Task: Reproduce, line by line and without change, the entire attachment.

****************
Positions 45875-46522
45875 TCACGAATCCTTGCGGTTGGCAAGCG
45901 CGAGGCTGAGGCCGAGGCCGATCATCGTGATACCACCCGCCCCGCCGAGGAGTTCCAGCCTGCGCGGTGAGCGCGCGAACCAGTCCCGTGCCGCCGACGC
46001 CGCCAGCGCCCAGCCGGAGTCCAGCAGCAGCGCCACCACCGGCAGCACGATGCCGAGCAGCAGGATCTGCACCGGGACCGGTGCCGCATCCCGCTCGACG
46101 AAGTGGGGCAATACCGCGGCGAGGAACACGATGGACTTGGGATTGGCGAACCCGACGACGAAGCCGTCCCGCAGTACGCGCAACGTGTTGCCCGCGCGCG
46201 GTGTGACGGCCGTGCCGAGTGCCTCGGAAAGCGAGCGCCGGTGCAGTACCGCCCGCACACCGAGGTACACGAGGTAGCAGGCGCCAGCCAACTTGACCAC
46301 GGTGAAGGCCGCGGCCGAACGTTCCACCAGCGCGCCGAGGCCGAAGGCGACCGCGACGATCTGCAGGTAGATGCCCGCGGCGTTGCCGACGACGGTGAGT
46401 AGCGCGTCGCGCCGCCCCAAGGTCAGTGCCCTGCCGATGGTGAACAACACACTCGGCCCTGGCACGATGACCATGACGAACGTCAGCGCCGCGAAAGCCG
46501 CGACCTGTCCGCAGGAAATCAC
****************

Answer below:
Positions 45875-46522
45875 TCACGAATCCTTGCGGTTGGCAAGCG
45901 CGAGGCTGAGGCCGAGGCCGATCATCGTGATACCACCCGCCCCGCCGAGGAGTTCCAGCCTGCGCGGTGAGCGCGCGAACCAGTCCCGTGCCGCCGACGC
46001 CGCCAGCGCCCAGCCGGAGTCCAGCAGCAGCGCCACCACCGGCAGCACGATGCCGAGCAGCAGGATCTGCACCGGGACCGGTGCCGCATCCCGCTCGACG
46101 AAGTGGGGCAATACCGCGGCGAGGAACACGATGGACTTGGGATTGGCGAACCCGACGACGAAGCCGTCCCGCAGTACGCGCAACGTGTTGCCCGCGCGCG
46201 GTGTGACGGCCGTGCCGAGTGCCTCGGAAAGCGAGCGCCGGTGCAGTACCGCCCGCACACCGAGGTACACGAGGTAGCAGGCGCCAGCCAACTTGACCAC
46301 GGTGAAGGCCGCGGCCGAACGTTCCACCAGCGCGCCGAGGCCGAAGGCGACCGCGACGATCTGCAGGTAGATGCCCGCGGCGTTGCCGACGACGGTGAGT
46401 AGCGCGTCGCGCCGCCCCAAGGTCAGTGCCCTGCCGATGGTGAACAACACACTCGGCCCTGGCACGATGACCATGACGAACGTCAGCGCCGCGAAAGCCG
46501 CGACCTGTCCGCAGGAAATCAC